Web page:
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string::size_type


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#1 markrodgers11   Members   -  Reputation: 149

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Posted 09 October 2012 - 11:20 PM

One of the example programs in my C++ book ;)

I'm not really understanding this completely... I kinda understand how it is working but there are a few things that are confusing me..
Such as string::size_type. The book said that it returns the size of something (derp) but i tried outputting the result and it was like a bunch of random number. I didn't count but it was probably around 8 random numbers, for example: 35694625. I don't understand how that gets returned if it says it gets the size of something? o.o

#include <iostream>
#include <string>
using std::cin;  using std::endl;
using std::cout;  using std::string;
int main()
{
cout << "Please enter your first name: ";
string name;
cin >> name;
const string greeting = "Hello, " + name + "!";

int pad;
cout << "Enter the desired amount of padding: ";
cin >> pad;
const int rows = pad * 2 + 3;
const string::size_type cols = greeting.size() + pad * 2 + 2;
cout << endl;
for (int r = 0; r != rows; ++r) {
  string::size_type c = 0;
  while (c != cols) {
   if (r == pad + 1 && c == pad + 1) {
    cout << greeting;
    c += greeting.size();
   } else {
    if (r== 0 || r == rows - 1 ||
	 c == 0 || c == cols - 1)
	 cout << "*";
    else
	 cout << " ";
    ++c;
   }
  }
  cout << endl;
}
system("pause");
return 0;
}


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#2 Endurion   Crossbones+   -  Reputation: 3681

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Posted 09 October 2012 - 11:52 PM

Your question and code do not match up. You never write out something with numbers.

string::size_type is not a function, it's a typedef for size_t usually.
Fruny: Ftagn! Ia! Ia! std::time_put_byname! Mglui naflftagn std::codecvt eY'ha-nthlei!,char,mbstate_t>

#3 markrodgers11   Members   -  Reputation: 149

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Posted 10 October 2012 - 09:56 AM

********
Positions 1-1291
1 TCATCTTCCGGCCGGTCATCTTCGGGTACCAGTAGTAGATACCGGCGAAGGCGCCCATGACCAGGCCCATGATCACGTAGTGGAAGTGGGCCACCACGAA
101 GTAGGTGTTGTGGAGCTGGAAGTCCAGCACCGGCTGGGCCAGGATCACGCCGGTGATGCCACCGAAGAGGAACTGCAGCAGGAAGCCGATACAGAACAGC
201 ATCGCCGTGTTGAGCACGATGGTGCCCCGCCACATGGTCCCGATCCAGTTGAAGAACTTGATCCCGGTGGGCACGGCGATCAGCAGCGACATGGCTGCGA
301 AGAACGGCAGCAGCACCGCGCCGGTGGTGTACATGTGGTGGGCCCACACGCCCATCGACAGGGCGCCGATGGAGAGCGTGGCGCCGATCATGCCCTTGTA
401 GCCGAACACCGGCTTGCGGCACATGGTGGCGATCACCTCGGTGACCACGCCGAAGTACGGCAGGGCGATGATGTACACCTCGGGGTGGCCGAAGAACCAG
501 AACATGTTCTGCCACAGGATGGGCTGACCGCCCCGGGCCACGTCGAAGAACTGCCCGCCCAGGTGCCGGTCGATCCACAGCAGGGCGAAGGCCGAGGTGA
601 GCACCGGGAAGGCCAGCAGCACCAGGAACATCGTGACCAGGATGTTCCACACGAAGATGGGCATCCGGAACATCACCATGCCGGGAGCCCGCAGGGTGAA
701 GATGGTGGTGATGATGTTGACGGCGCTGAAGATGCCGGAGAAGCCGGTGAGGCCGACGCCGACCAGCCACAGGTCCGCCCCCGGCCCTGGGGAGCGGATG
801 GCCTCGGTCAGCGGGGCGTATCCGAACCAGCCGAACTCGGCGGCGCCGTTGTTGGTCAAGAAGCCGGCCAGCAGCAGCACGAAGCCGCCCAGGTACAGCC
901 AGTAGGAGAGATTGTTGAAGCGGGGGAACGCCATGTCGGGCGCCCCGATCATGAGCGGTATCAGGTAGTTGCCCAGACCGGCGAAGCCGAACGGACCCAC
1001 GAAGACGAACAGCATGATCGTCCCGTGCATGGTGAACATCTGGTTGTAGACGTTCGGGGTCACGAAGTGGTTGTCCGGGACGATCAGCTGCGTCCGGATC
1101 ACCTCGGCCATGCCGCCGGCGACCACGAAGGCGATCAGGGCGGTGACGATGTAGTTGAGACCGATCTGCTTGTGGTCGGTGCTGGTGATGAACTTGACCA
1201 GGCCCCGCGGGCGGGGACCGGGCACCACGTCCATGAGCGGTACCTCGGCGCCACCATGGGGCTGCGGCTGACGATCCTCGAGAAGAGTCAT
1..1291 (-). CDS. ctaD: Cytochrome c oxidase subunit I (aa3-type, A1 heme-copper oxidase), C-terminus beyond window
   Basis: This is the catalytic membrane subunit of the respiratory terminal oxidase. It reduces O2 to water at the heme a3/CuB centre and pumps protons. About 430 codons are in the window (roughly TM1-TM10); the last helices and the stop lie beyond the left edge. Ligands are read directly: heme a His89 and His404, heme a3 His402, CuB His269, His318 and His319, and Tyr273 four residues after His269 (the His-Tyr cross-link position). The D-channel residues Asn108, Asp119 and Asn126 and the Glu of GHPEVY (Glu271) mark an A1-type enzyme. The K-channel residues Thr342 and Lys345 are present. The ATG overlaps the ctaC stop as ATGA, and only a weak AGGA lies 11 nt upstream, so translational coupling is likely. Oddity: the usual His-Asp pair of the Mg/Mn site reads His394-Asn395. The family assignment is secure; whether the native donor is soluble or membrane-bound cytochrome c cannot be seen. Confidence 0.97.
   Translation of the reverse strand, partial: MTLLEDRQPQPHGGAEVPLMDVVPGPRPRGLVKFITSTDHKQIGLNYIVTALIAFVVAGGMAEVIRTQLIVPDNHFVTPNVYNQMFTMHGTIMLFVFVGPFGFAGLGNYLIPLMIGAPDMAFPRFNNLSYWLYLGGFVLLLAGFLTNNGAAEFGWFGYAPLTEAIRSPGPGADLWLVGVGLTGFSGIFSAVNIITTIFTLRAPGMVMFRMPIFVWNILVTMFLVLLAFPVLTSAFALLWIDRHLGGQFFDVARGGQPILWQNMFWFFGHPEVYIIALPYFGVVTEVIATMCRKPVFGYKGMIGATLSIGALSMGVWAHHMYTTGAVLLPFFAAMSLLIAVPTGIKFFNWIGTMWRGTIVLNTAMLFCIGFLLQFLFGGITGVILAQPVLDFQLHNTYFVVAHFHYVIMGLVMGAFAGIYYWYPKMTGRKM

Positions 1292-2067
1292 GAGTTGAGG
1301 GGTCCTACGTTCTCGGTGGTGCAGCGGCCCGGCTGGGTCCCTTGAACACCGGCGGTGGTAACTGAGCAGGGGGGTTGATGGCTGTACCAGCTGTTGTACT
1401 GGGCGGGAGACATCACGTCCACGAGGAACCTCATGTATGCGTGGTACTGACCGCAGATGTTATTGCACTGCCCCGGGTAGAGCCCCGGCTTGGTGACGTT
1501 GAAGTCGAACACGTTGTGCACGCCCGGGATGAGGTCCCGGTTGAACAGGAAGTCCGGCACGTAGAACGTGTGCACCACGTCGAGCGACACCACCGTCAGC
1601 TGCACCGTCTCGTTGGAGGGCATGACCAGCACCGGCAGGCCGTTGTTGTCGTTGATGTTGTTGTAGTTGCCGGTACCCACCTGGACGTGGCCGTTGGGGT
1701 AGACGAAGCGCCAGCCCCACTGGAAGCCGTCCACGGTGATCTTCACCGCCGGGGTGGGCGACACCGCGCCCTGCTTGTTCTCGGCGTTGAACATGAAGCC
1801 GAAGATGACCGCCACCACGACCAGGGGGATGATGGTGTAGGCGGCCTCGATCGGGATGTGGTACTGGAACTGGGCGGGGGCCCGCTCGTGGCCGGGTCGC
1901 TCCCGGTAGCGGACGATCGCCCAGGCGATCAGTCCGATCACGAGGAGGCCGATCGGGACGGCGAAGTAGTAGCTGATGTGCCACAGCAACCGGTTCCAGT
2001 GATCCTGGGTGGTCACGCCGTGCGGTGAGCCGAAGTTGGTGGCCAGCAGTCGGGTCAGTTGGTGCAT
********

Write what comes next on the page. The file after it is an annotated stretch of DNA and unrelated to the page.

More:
Well the code is taken directly from the book I am reading on C++ and it compiles fine? The book was pretty highly recommended by people on lots of different forums so i'm sure the code is fine its just that I don't really understand what ::size_type is/does. :/

#4 Brother Bob   Moderators   -  Reputation: 8570

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Posted 10 October 2012 - 10:10 AM

As Endurion said, it is just a typedef. It is the type used by the std::string class to represent a size. For example, the size() member function returns the size of the string, and the type of the value returned is std::string::size_type.

std::string foo = "Hello, world!";
std::string::size_type length = foo.size();


#5 swiftcoder   Senior Moderators   -  Reputation: 10361

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Posted 10 October 2012 - 10:16 AM

I don't really understand what ::size_type is/does.

Exactly what it says on the tin: it is the type used to store the size of the string.

In general, std::string::size_type will be a typedef (alias) to size_t, and size_t will be a typedef to an unsigned int.

- What does that mean? It means that you can use string::size_type exactly as you would use an unsigned int.

- If size_type is just an unsigned int, why do we need it? That's probably too technical for this forum. But in brief, there are cases where size_type might not be an unsigned int (it could be an unsigned long instead, on a 64-bit machine). Using size_type lets our code work seamlessly on such a platform.

Tristam MacDonald - Software Engineer @Amazon - [swiftcoding]


#6 SIC Games   Members   -  Reputation: 617

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Posted 10 October 2012 - 10:51 PM

SIZE_T just returns a integar or length of bytes for the string. SIZE_T is the same function of sizeof(). SIZE_T just stores the integar length of a string or what not.


SIZE_T StringLength;
string Greeting = "Hello, I'm George!";
StringLength = sizeof(Greeting);
cout << StringLength;


As you see the SIZE_T is a typdef that stores the integer of length. Where as sizeof function returns the length of the string Greeting.

Game Engine's WIP Videos - http://www.youtube.com/sicgames88


#7 markrodgers11   Members   -  Reputation: 149

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Posted 10 October 2012 - 11:27 PM

ohokay well thanks for the useful responses, i read closer in my book and it was explained I just happened to miss it on the first read through of that section :P

Thanks for helping out anyways! :D

#8 Cornstalks   Crossbones+   -  Reputation: 6991

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Posted 10 October 2012 - 11:36 PM